My life as a Medical Registrar: The Facebook Medical Registrar

This week our specialty guest interview features Facebook’s The Medical Registrar. The traditional ‘workhorse’ of  the hospital, we discussed the increasing pressures on medical registrars, the state of training and top tips for the budding med reg.


Could you tell when and why you decided to become a Medical Registrar?

Actually, I toyed with a different specialty before choosing to be a medical registrar. What finally swayed me was a desire to use all of the skills and knowledge I’d picked up over the years, and a desire to stay as general as possible for as long as possible. I wanted a job that would retain the ability to surprise me on a daily basis, and the best way I could envisage this was by becoming a medical registrar.


What aspects of being a Medical Registrar have you enjoyed the most? What has been hard?

When you’re a medical registrar and things are going well, you’re basically being that doctor you thought you were going to be when your 17 year old self decided to go to Medical School. You are a fount of useful knowledge, caring to your patients and colleagues, supporting your juniors, performing complex procedures with one hand, whilst building comprehensive differentials for unusual presentations on the other. Whilst this holy grail is rarely achieved, in those moments when the shit is hitting the fan, all eyes turn to you, and you are able to deliver exactly what is needed, there is a powerful sense of achievement. I have floated home from some night shifts when I know I did it ‘right’.

Equally, there are times when you are expected to do 3 or 4 impossible things simultaneously. The hardest thing is to deal with your internal critic. Actually, if we open our ears to the people around us, very few people have bad things to say about Medical Registrars. The harshest things are said internally, when struggling to cope with things that really are overwhelming. We may be unwilling to accept our own limitations and this can be very destructive. And when someone comes along in the morning with tales of their Herculean competence in times-gone-by, that internal critic can get a real boost. It can be a lonely job at times like this.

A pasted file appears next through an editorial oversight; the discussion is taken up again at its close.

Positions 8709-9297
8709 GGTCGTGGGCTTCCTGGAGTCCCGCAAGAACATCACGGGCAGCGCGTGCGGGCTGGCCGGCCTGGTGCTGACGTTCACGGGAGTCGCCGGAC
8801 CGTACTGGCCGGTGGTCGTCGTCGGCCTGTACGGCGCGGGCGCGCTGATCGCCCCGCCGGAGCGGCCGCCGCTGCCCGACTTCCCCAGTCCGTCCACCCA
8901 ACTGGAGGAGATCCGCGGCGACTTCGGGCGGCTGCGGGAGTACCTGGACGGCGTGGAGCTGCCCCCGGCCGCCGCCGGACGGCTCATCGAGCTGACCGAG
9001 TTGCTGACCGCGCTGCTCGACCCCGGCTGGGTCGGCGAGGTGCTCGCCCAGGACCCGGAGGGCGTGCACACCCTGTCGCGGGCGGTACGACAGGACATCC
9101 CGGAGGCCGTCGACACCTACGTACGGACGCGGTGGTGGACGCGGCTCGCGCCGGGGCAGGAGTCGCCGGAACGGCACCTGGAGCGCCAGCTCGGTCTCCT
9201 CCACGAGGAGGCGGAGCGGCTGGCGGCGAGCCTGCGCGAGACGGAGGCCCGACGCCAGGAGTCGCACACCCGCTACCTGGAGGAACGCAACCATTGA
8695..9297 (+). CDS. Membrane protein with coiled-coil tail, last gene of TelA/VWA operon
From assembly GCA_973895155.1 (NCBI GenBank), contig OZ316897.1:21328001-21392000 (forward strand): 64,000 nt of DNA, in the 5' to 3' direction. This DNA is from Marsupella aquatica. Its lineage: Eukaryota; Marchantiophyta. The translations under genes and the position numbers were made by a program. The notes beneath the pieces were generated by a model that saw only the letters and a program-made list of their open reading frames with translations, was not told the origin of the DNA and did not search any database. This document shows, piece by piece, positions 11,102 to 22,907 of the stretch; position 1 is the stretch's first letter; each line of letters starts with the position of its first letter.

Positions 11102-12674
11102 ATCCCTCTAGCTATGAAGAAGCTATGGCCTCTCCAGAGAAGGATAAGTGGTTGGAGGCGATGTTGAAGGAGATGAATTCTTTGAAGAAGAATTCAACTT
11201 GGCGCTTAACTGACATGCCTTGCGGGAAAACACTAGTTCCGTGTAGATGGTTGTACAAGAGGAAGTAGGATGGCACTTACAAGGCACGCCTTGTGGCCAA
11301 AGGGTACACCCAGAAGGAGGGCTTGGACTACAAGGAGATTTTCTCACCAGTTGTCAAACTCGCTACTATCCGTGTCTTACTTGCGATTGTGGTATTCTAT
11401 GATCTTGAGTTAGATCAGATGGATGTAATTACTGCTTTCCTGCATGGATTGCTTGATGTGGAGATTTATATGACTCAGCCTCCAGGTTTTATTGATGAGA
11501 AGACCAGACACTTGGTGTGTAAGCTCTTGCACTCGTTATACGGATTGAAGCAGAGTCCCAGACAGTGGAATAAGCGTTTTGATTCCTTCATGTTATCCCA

What’s the best thing about being a Medical Registrar?

The best thing about being a medical registrar is the instant upgrading in the respect you get from colleagues. It’s far from universal but the sense that the person on the other end of the phone is actually listening to you and considering your opinion is very empowering after time spent at the Foundation and Core medical levels. It leads to the realization that you are now being paid as much for your expertise as your effort.


What’s the worst thing about being a Medical Registrar?

When I lose my temper with someone. If I’m having a very busy shift and things are piling up, it’s entirely possible that I may lose my temper with the next person who calls me up with problems that may seem like a waste of my time. Having a bad shift, with colleagues who are pissed off with you because you are unfairly pissed off with them can leave a bad taste in the mouth for weeks.


Could you share with us your most challenging moment as a Med Reg?

I had a very sick patient to deal with unexpectedly after a vital investigation result had been missed by a referring doctor, despite my documented request that it be reviewed before the patient was moved. Simultaneously I had another patient become unwell with an ST-elevation myocardial infarction despite a platelet count of 5. I was exhausted at the tail end of an extremely busy take and had to manage two simultaneous critical emergencies in different locations. I performed a necessary and life-saving procedure on the first patient but initially I believed I had performed it incorrectly and that, as a consequence, the patient would die. The weight of responsibility has never felt heavier and I really did panic.

However, help was at hand almost immediately and the situation was resolved. Nursing staff brought me tea and toast and my colleagues in various departments made sure that both patients were stabilized and that my terror at having harmed my patient was removed immediately by radiological confirmation that I had in fact done exactly the right thing.

Even before this confirmation, I had been on the receiving end of so much support and comfort from my colleagues in all professions that it was a powerful eye-opener to what help is at hand when it is needed and indeed asked for.


How do you deal with an ever-growing medical take list? What advice would you have for managing all the medical referrals?

You have to be able to prioritise, but also to recognize the priorities of others. The ‘social admission’ at 3h 59ms is really not going to jump up your list of things to do, but for the A+E department it is vital that they deal with this. Not recognizing the priorities of others means that you are unlikely to receive help in return when your own priorities are threatened.

Prioritisation also works at the individual patient level. What is it that the patient really needs right now to keep them moving forwards in terms of their care. Get that done and sort the rest out later. A lot of the important things can be dealt with at the time of referral by an open conversation with the referring doctor. If you know that the septic patient has already had all the correct tests done, the antibiotics administered and fluids written up for the next 4 hours, you can manage your list a little more easily.